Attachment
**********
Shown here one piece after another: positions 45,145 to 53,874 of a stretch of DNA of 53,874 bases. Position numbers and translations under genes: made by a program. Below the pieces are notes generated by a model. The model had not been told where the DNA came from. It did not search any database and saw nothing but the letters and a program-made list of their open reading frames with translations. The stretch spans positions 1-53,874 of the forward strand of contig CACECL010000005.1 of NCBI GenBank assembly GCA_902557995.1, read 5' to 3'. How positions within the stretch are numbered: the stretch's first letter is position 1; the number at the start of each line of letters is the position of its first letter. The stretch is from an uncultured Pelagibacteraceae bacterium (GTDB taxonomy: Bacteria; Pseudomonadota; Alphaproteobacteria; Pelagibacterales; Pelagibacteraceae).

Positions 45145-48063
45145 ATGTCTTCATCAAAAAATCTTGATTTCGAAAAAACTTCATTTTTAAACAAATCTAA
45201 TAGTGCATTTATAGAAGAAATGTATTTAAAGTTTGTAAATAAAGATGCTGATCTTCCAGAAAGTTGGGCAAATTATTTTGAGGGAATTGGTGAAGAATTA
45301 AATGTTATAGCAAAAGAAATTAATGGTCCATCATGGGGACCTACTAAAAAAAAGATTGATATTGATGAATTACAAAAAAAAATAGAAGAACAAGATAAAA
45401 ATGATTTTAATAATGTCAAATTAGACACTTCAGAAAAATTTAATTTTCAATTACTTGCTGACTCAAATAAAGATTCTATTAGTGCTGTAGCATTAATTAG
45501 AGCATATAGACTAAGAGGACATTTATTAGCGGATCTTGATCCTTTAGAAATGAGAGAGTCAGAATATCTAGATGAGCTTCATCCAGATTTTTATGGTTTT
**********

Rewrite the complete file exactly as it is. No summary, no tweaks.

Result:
Shown here one piece after another: positions 45,145 to 53,874 of a stretch of DNA of 53,874 bases. Position numbers and translations under genes: made by a program. Below the pieces are notes generated by a model. The model had not been told where the DNA came from. It did not search any database and saw nothing but the letters and a program-made list of their open reading frames with translations. The stretch spans positions 1-53,874 of the forward strand of contig CACECL010000005.1 of NCBI GenBank assembly GCA_902557995.1, read 5' to 3'. How positions within the stretch are numbered: the stretch's first letter is position 1; the number at the start of each line of letters is the position of its first letter. The stretch is from an uncultured Pelagibacteraceae bacterium (GTDB taxonomy: Bacteria; Pseudomonadota; Alphaproteobacteria; Pelagibacterales; Pelagibacteraceae).

Positions 45145-48063
45145 ATGTCTTCATCAAAAAATCTTGATTTCGAAAAAACTTCATTTTTAAACAAATCTAA
45201 TAGTGCATTTATAGAAGAAATGTATTTAAAGTTTGTAAATAAAGATGCTGATCTTCCAGAAAGTTGGGCAAATTATTTTGAGGGAATTGGTGAAGAATTA
45301 AATGTTATAGCAAAAGAAATTAATGGTCCATCATGGGGACCTACTAAAAAAAAGATTGATATTGATGAATTACAAAAAAAAATAGAAGAACAAGATAAAA
45401 ATGATTTTAATAATGTCAAATTAGACACTTCAGAAAAATTTAATTTTCAATTACTTGCTGACTCAAATAAAGATTCTATTAGTGCTGTAGCATTAATTAG
45501 AGCATATAGACTAAGAGGACATTTATTAGCGGATCTTGATCCTTTAGAAATGAGAGAGTCAGAATATCTAGATGAGCTTCATCCAGATTTTTATGGTTTT